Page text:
Eugene came home last night with a new mobile phone for me. My old Nokia which I inherited from him has definitely seen better days. It has survived my crude handling, and a crack on its casing is getting larger over time. It had also gone swimming in my jeans pocket once...no, it wasn't in the washing machine. It was a swimming pool, but that's another story (some of you should remember why I went into a pool in my jeans!)
The new phone is another Nokia, a newer model with more features than I think I'll ever need. When Eugene asked me what type of phone I wanted a couple of weeks back, I told him I just needed one to make and receive calls and SMS. And preferably one with a camera so that I could take pictures on the go without having to lug our rather bulky digicam along everytime.
So he got me a black Nokia N73 which has a camera and other features for downloads, web service, music and who knows what else (Call me simple and practical, as you can tell, I'm not crazy about over-featured gadgets). I was simply happy to get a new phone to be able to get around in this modern world. Caitlin was near ecstatic when she overheard the 'new phone' conversation. She went, "A new phone?!! Wow, it's coooool. Does it have games?"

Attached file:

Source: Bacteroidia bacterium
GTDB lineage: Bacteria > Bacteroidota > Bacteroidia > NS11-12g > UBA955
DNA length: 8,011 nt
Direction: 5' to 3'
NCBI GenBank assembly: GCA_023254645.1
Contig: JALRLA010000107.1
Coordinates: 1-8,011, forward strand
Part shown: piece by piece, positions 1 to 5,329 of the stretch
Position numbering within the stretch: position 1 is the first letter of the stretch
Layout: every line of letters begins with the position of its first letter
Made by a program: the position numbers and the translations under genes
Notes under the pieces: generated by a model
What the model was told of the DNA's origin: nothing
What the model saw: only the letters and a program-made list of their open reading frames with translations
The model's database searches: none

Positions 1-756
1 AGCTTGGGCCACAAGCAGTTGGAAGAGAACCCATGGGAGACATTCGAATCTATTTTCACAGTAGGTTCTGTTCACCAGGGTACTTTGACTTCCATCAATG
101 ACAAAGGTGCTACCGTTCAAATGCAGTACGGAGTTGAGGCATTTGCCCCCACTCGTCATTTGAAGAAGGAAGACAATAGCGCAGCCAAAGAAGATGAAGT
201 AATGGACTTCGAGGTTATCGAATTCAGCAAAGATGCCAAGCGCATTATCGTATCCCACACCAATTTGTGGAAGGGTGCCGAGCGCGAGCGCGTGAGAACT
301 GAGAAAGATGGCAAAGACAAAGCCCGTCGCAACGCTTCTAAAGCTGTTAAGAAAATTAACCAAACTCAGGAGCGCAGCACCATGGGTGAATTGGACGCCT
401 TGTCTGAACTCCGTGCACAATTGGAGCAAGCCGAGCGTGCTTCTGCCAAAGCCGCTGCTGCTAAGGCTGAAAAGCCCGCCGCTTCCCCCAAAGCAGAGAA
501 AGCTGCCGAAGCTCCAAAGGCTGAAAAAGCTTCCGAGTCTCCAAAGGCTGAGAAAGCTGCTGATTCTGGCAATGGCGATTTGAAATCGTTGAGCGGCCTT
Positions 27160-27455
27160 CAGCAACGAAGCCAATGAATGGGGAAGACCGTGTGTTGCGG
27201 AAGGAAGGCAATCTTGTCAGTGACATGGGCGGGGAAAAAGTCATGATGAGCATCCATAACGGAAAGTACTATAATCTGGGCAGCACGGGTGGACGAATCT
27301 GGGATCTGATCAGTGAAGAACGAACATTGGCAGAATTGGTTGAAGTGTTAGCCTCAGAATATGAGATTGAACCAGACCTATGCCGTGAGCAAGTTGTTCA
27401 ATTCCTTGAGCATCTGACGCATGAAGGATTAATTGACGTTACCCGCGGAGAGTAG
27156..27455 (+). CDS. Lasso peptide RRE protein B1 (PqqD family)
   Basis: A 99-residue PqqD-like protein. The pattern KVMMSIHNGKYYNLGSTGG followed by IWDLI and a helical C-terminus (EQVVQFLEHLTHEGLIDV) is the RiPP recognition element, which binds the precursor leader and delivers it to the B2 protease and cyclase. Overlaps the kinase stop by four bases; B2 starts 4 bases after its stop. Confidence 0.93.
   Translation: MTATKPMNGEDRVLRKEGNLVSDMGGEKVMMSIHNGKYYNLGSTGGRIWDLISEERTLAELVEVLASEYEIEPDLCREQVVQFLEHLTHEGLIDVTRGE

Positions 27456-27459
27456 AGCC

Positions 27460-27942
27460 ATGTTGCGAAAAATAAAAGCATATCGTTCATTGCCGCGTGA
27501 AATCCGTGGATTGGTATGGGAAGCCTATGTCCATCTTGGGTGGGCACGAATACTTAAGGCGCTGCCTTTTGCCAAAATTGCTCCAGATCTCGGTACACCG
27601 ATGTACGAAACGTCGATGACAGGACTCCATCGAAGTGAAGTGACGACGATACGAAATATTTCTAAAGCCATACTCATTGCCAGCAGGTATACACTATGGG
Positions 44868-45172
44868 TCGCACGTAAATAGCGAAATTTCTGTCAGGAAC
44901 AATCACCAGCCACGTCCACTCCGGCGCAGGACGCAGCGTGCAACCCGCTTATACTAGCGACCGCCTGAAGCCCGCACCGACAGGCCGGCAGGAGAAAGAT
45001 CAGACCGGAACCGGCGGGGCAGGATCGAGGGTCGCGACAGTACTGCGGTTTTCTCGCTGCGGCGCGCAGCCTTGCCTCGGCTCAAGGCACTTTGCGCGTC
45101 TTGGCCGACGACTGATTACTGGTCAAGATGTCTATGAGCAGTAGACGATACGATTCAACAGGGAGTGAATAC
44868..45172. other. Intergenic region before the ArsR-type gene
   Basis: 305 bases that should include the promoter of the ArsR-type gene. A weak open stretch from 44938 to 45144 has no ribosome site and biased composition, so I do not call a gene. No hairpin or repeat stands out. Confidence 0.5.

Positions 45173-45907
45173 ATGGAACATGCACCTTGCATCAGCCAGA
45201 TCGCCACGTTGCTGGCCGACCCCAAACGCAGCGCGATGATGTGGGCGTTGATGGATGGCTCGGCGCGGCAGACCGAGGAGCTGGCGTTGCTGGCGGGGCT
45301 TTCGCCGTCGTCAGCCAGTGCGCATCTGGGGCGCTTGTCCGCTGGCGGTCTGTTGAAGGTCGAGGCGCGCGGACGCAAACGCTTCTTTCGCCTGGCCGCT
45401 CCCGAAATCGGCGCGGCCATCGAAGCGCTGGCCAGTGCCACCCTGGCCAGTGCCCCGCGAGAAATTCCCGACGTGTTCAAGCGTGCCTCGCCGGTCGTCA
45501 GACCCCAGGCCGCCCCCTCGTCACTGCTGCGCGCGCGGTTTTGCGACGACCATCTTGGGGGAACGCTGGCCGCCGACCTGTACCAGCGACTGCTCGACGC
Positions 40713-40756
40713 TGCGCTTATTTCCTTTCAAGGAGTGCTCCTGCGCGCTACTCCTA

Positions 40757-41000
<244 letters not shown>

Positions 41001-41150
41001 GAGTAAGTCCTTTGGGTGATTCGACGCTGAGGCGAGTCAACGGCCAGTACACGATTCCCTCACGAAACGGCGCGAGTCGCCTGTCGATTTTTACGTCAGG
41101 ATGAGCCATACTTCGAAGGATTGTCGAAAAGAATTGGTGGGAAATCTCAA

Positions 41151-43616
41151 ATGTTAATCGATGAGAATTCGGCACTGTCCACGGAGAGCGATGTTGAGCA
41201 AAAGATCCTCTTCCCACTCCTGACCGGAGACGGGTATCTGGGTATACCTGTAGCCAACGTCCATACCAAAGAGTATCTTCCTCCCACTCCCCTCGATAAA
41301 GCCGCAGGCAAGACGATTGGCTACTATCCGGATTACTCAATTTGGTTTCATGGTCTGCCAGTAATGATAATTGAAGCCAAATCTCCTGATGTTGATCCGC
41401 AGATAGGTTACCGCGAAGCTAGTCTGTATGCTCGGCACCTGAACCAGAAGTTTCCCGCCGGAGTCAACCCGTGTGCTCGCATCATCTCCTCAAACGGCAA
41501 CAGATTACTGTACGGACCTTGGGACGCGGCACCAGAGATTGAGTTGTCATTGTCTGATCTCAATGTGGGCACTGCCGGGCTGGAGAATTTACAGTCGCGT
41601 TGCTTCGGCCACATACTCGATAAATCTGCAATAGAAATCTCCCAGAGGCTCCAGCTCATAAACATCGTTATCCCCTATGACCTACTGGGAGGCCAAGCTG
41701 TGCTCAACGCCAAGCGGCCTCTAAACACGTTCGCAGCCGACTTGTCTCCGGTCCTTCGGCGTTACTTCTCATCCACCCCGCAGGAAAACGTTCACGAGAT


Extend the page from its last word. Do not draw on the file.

Kids nowadays are so different from the time when I was a kid. The only phone I knew then was a black table-top type with a circular dial which went 'clack, clack, clack' when it retracted after you dialled the number. Even then, not everyone had one in their homes. We had one and I remember many neighbours and friends from the 'kampung' nearby used to come over to borrow our phone to make calls.
The games I played were home-made, for e.g. 'five stones', 'hantu galah', a skipping-jumping game using rubber bands strung together to make a long 'skipping rope', and kicking some contraption made of chicken feathers stuck to a small circular rubber base. Sometimes that was substituted with a bunch of frangipani flowers tied together with a rubber band. The TV images were black and white (colour only came when I was in Standard 5)and we never ever thought games could be played using a TV or a phone. And a computer? It never existed then, what more a PDA.
My almost-five-year-old daughter now talks to people using a mobile phone,and a cordless phone, plays various games on her dad's mobile phone and PDA, and the computer and TV. When I was five, I lived in the 20th century. Caitlin was born in the 21st century. I can already see a generation gap. I wonder what it'll be like for Caitlin's children towards the mid-21st century. Hopefully grandma Anna will still be around to blog about it!